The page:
Journalists who covered the 1987 Iran-Contra hearings say the congressional investigations into Benghazi are much more partisan and more focused on damaging Hillary Clinton than finding the truth.
Last year, following extensive pressure from partisan Republicans and right-wing media outlets like Fox News, House Speaker John Boehner announced the formation of the Benghazi Select Committee. In recent weeks, the committee has faced widespread criticism after House Majority Leader Kevin McCarthy boasted to Sean Hannity that the committee had helped damage Clinton politically. A second Republican congressman and a conservative former committee staffer have since also come out to say that the committee is focused on hurting Clinton, rather than seeking “answers” to questions that supposedly still remain about the 2012 terrorist attacks.
Clinton is scheduled to testify before the committee again Thursday, nearly three years since she first publicly testified about the attacks.
“Benghazi initially was about a limited problem of not properly organizing security for the American ambassador and his staff, [but] it's evolved into something completely different. It's turned into an attempt to sort of nail Hillary,” said Fox Butterfield, a former New York Times reporter. “A general attack on Hillary. If you are trying to find out what happened, you'd be doing something different.”
Butterfield, who worked at the Times from 1969 to 2007, was part of the team that won the 1972 Pulitzer Prize for Public Service for Pentagon Papers coverage.
He is also among those who covered the 1987 Iran-Contra congressional hearings, which investigated the illegal selling of arms to Iran, with the profits from those sales used to arm Nicaraguan rebels.
Butterfield and others said the contrast between Benghazi and Iran-Contra is stark, both in the seriousness of the incidents and the fairness of the hearings.
“Those hearings didn't last nearly as long and they were a much larger issue than Benghazi is ostensibly about,” Butterfield said, later saying of Iran-Contra, “the White House and its operatives set out to break the law, arming the Contras with weapons that we weren't supposed to have and we were dealing with the Iranians, the Republican White House was doing a backdoor deal with Iran.”
Walter Pincus, who covered the Iran-Contra hearings for The Washington Post, agreed.
“I don't think there is a comparison,” he said. “Iran-Contra was a misuse directed by the White House, the NSC [National Security Council], to engage in a policy of selling arms to get the release of hostages, totally opposite of American foreign policy.”
Asked about Benghazi, he added, “to have seven investigations about something that apparently wasn't a violation of any law, wasn't a misuse of government property, and clearly had nothing to do with her [Clinton], somebody wants to make it into something bigger than it was and to keep it going as long as it has.” He added, “the misuse of [a congressional committee] for political purposes really just corrupts the system.”
John Walcott covered the Iran-Contra hearings for The Wall Street Journal and said today's Benghazi hearings are “more about scoring points and unfortunately too many in the media have gone along with that.”
He also said the issues of Iran-Contra were more serious: “Selling arms for hostages and arming the Contras were more serious policy issues than the murder of an ambassador and other Americans in an unstable country ... Even if there are legitimate issues to be explored in the case of Benghazi, like everything else in the public space, this is much more partisan than Iran-Contra and it is a trend that has been going on for a long time.”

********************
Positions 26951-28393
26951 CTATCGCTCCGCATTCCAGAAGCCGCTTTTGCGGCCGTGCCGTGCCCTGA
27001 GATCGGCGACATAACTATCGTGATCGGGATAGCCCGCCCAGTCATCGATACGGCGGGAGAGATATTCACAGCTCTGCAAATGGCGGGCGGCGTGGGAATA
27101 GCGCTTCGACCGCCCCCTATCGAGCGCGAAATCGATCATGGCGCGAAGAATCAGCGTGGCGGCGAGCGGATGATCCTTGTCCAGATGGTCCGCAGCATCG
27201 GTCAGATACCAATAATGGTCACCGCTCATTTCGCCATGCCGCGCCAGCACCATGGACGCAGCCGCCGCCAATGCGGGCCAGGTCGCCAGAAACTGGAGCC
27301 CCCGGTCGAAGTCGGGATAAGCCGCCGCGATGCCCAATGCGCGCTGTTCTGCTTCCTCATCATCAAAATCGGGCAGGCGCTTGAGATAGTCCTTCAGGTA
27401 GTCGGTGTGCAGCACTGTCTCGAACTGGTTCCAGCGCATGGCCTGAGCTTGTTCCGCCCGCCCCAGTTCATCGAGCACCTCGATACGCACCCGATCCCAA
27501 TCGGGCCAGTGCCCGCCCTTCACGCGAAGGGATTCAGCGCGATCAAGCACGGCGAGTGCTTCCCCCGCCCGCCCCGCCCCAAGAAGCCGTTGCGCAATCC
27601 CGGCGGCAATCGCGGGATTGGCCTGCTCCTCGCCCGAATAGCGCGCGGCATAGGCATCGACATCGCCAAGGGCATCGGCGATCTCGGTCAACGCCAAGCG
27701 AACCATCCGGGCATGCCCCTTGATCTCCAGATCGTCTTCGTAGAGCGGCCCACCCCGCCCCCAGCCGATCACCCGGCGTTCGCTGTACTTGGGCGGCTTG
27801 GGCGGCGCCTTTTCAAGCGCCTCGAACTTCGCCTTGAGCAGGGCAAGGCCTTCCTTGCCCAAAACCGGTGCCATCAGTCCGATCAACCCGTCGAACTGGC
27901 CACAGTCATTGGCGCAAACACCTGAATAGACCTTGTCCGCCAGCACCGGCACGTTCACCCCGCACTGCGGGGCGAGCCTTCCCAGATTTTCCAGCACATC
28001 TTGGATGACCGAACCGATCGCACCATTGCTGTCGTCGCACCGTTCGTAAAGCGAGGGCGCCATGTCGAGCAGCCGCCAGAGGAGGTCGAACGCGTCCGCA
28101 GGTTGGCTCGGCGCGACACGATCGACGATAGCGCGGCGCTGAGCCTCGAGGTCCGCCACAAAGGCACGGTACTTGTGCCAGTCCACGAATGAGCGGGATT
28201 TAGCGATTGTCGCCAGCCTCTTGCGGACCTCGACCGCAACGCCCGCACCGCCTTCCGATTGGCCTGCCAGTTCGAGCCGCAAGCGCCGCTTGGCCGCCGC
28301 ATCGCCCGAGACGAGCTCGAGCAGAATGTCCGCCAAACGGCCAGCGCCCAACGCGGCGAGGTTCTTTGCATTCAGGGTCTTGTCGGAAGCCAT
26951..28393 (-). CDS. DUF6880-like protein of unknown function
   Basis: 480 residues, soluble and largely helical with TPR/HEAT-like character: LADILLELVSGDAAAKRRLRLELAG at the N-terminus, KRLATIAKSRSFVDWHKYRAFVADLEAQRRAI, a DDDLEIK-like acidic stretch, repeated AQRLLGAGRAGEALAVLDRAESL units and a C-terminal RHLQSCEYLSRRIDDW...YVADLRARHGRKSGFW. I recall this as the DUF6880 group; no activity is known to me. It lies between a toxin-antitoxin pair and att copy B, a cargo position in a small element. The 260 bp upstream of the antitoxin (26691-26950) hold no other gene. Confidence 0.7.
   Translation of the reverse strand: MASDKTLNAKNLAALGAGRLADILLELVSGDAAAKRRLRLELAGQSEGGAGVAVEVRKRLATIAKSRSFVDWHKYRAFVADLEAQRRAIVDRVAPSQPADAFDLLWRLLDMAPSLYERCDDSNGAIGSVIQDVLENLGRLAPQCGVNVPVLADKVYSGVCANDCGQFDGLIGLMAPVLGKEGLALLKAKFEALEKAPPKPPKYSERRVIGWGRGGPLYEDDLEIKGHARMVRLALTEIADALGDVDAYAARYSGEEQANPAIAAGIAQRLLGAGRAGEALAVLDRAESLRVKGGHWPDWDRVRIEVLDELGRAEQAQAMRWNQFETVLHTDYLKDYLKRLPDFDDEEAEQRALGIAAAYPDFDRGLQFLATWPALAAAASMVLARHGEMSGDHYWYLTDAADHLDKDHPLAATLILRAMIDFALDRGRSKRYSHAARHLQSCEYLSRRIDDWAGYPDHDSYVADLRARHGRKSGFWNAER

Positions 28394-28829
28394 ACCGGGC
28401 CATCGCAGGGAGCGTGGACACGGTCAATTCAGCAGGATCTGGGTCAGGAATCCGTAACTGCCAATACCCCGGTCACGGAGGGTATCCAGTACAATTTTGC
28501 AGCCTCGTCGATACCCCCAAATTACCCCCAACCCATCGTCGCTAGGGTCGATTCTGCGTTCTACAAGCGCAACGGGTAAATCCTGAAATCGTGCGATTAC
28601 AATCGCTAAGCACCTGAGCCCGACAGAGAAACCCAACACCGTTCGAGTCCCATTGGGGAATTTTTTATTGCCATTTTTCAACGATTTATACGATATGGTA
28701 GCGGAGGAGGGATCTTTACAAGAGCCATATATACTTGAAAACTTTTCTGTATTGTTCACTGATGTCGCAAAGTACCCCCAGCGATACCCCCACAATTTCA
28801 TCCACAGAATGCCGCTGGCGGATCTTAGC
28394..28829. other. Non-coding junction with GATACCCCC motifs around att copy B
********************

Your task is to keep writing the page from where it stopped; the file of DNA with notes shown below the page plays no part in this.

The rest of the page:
Robert Parry, who reported on the Iran-Contra hearings for Newsweek, and previously covered the issue for the Associated Press, called comparisons with Benghazi “rather silly.”
“It is a very limited, much smaller issue than Iran-Contra, which covered years of deceit and violations of U.S. law compared to one discreet incident,” Parry said, saying that Benghazi “has been beaten into the ground by multiple investigations that have gone on endlessly ... Clearly, the Republicans have hammered [Benghazi] as far as they can for political reasons, there was a certain legitimate element, answer a few questions and be done with it. This has gone on far longer than the circumstances would warrant, there aren't that many layers to peel back in this one. In Iran-Contra, it was like an onion, the more layers you peeled back the more you found.”
Stephen Engelberg, editor-in-chief of ProPublica.org, reported on the Iran-Contra hearings for The New York Times. He agreed the partisan element is much stronger with Benghazi.
“There was a sense of bipartisanship [during Iran-Contra] that is not present, at least according to what Kevin McCarthy said, in this thing,” Engelberg said. “There are legitimate questions about whether or not the United States government did all it could to protect the safety of overseas diplomats. But there are clearly much narrower gauged questions than Iran-Contra -- it doesn't have the same heft.”
Doyle McManus, a Tribune Media columnist and former Washington, D.C., bureau chief for the Los Angeles Times, covered the Iran-Contra story for that paper. He also pointed to the overwhelmingly partisan approach with the Benghazi committee.
“The most glaring contrast between this investigation and Iran-Contra is that the Iran-Contra committees were bipartisan,” he said, later adding, “This is clearly, as Kevin McCarthy said, a case of one party seeing the leading presidential candidate of another party in a vulnerable situation.”
Clark Hoyt, the former Knight Ridder Washington, D.C., bureau chief during Iran-Contra, agreed: “I don't remember an investigation where the partisan divide was as great as this one.”